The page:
WARSAW, MAY 30 -- Solidarity overwhelmed all other political parties in Poland's first completely free elections in a half-century, according to results announced here tonight.
But its huge victory was tarnished by poor voter turnout and by the growing realization that multi-party politics have not begun to emerge here in the year since the Communists were driven from power.
In elections that marked the return of real power to local governments after four decades of centralized Communist rule, Solidarity was projected to win about 41 percent of the contested council seats, according to electoral commissioner Jerzy Stepien.
Only one other political party, the Peasants Party, won more than 7 percent of the seats. No other party won even 2 percent of the seats.
As of tonight, only 38 percent of the vote for 52,000 seats in more than 2,000 local districts had been counted. But the electoral commission said the vote tally thus far is a representative national sample.
The results mean that no party -- either the reformed communists, the revived pre-war parties or new nationalist and Christian groupings -- has managed in the past year to make a significant impression on Polish voters. For example, the combined number of seats won by the three reform-communist parties amounted to less than 1 percent of the seats contested.
Solidarity, which challenged the long-ruling Communists for a decade and which last year put together the first non-Communist government in the Soviet Bloc, appears to be the only political name Poles recognize and trust. As the only game in town, Solidarity has become, in the words of the government daily Rzeczpospolita, "bulky, but increasingly divided."
The major division arises from the fact that Solidarity remains both a political movement and a labor union. In all the emerging democracies of Eastern Europe, there is nothing quite like it.
Some of its leading figures -- such as Prime Minister Tadeusz Mazowiecki, parliamentary leader Bronislaw Geremek and Labor Minister Jacek Kuron -- now run the government. But their government is championing a radical free-market program that is slashing living standards and eliminating hundreds of thousands of jobs.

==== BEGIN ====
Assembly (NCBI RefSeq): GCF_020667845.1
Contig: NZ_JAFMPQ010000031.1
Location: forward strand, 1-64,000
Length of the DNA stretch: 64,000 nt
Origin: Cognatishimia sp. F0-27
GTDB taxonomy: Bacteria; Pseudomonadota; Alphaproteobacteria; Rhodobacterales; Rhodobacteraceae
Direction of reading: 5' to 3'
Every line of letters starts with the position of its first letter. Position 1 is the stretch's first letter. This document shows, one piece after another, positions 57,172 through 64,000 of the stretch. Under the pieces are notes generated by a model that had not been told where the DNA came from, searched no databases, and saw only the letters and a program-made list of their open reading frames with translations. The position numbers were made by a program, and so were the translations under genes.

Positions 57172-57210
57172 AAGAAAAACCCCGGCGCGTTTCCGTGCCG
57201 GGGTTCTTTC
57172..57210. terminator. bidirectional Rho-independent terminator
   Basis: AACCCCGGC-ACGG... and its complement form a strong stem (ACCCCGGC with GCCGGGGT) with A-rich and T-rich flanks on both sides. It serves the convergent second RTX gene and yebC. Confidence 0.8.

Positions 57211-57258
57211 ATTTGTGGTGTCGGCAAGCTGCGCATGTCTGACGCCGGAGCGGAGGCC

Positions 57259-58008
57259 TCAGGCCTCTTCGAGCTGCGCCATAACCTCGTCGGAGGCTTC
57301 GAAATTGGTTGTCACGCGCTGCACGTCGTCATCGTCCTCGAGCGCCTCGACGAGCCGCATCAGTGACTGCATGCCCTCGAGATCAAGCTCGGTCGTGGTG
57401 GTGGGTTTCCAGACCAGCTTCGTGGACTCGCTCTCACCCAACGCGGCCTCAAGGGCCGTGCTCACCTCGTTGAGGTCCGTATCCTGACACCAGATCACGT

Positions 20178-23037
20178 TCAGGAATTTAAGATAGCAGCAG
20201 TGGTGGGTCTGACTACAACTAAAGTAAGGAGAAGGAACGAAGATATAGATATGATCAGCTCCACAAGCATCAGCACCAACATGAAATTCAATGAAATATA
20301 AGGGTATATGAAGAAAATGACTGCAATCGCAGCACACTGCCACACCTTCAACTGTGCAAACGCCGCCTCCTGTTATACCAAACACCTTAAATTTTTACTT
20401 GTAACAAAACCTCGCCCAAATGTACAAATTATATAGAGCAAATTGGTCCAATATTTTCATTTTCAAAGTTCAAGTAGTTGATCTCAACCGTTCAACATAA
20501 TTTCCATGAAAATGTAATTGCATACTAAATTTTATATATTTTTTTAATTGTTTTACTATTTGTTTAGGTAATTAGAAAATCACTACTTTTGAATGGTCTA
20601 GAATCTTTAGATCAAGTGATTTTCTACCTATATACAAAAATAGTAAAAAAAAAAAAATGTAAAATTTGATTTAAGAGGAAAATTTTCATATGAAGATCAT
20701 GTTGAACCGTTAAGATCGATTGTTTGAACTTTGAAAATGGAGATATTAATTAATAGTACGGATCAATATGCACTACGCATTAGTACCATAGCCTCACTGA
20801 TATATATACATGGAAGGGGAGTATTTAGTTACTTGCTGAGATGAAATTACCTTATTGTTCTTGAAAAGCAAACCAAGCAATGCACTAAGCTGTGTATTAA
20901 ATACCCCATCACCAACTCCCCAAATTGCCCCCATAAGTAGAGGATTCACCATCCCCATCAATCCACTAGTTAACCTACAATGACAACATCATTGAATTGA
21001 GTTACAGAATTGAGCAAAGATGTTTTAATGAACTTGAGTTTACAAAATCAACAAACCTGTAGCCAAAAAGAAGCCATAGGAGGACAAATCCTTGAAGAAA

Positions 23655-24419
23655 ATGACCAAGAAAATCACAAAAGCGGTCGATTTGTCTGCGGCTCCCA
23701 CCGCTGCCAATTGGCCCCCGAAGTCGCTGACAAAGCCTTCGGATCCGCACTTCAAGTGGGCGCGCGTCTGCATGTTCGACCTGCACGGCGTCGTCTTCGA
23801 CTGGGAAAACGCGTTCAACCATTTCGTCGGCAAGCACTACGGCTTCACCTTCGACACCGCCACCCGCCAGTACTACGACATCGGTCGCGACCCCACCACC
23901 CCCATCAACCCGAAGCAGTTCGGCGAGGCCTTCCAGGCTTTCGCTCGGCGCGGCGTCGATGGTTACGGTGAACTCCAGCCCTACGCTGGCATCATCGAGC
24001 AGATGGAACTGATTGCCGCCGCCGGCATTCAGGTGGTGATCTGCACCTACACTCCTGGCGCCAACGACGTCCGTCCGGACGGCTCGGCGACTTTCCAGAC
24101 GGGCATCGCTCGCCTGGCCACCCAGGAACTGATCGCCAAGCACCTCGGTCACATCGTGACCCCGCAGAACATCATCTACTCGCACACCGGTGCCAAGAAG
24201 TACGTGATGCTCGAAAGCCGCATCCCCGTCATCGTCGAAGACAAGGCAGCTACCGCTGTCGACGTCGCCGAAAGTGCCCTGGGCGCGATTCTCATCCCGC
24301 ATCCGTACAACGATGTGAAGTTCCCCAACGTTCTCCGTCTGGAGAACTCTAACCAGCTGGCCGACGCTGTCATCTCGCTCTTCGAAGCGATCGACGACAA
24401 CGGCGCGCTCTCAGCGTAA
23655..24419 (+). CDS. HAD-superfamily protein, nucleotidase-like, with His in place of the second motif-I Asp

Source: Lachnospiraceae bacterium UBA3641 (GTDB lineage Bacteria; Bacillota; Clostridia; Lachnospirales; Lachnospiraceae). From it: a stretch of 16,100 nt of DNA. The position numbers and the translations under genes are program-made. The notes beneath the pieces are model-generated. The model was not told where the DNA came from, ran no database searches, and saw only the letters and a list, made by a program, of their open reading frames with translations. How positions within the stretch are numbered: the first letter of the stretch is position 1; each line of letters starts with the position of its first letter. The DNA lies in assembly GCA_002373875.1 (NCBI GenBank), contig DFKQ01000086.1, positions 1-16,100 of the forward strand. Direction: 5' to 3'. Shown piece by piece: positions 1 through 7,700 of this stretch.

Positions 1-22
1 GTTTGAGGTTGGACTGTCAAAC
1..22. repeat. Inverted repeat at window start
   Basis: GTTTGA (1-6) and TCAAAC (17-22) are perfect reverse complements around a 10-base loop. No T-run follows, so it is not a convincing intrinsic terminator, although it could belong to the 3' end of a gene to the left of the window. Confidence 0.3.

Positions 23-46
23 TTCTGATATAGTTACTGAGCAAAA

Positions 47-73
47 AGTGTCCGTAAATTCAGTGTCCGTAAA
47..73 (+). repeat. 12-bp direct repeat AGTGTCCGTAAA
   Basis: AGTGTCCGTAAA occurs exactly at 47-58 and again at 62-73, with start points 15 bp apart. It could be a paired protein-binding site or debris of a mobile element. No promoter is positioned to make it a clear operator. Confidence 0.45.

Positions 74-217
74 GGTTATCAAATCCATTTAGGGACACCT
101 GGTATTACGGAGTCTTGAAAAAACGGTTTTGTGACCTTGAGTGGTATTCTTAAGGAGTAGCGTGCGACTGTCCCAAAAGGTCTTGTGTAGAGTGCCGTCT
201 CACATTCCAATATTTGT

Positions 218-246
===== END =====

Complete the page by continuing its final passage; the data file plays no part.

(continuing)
In the face of this, the labor union part of Solidarity -- led by the movement's most celebrated figure, Lech Walesa -- has begun to demand more protection for workers. Walesa this week headed off a potential disastrous rail strike, but he emphasized that the wage demands of the strikers were just.
A tangible result of the split in Solidarity can be seen most afternoons on the floor of the Sejm, or parliament. There, a centerpiece of the government's reform effort -- a bill on privatization of state industry -- is being amended again and again. Twelve times, at last count.
The government's economists want to sell off state property to anyone -- including foreigners -- on a first-come, first-served basis. But a powerful left-leaning wing in the Solidarity parliamentary caucus insists on giving factory workers the first crack at owning their plants.
Walesa and a number of leaders have argued that, in the normal course of events, Solidarity should split along ideological lines similar to those in much of Western Europe.
They have predicted that a left-of-center group would emerge, somewhat along the lines of Germany's Social Democrats. The party would concern itself with defending worker interests and guaranteeing social benefits. Its natural opponent would be a right-of-center, Christian Democratic-style party that would be more focused on economic recovery and freeing up the market.
So far, however, both of these groups cling tenaciously to a security blanket named Solidarity. As a result, the political evolution of Poland appears to have fallen well behind that of its westward-looking neighbors in the former East Bloc, Hungary and Czechoslovakia.
The allure of the Solidarity name, however, is clearly not what it once was. Fifty-eight percent of eligible Polish voters chose not to vote for anybody on Sunday.
The turnout marked a dramatic decline in voter interest as compared to last June. Then, in parliamentary elections that led to the fall of the Communists, 62 percent of eligible voters turned out. They gave Solidarity candidates virtually every seat that was available under the quasi-democratic rules in force at the time.
Polish politicians and pundits of every stripe were surprised and disheartened by the low turnout this time. Observers here seem to agree Poles are frustrated by high prices and poor wages. Purchasing power has fallen by 40 percent in five months while wages are frozen.
But an added frustration is the tentativeness with which the Solidarity government has chosen to deal with Communist holdovers. Many Poles in Warsaw and outlying towns have complained that the same faces remain in most government jobs, and there have been calls for punishment of those responsible for ruining the economy and for human-rights abuses. However, the local elections should help alleviate this concern, as tens of thousands of holdovers will now be flushed out of government.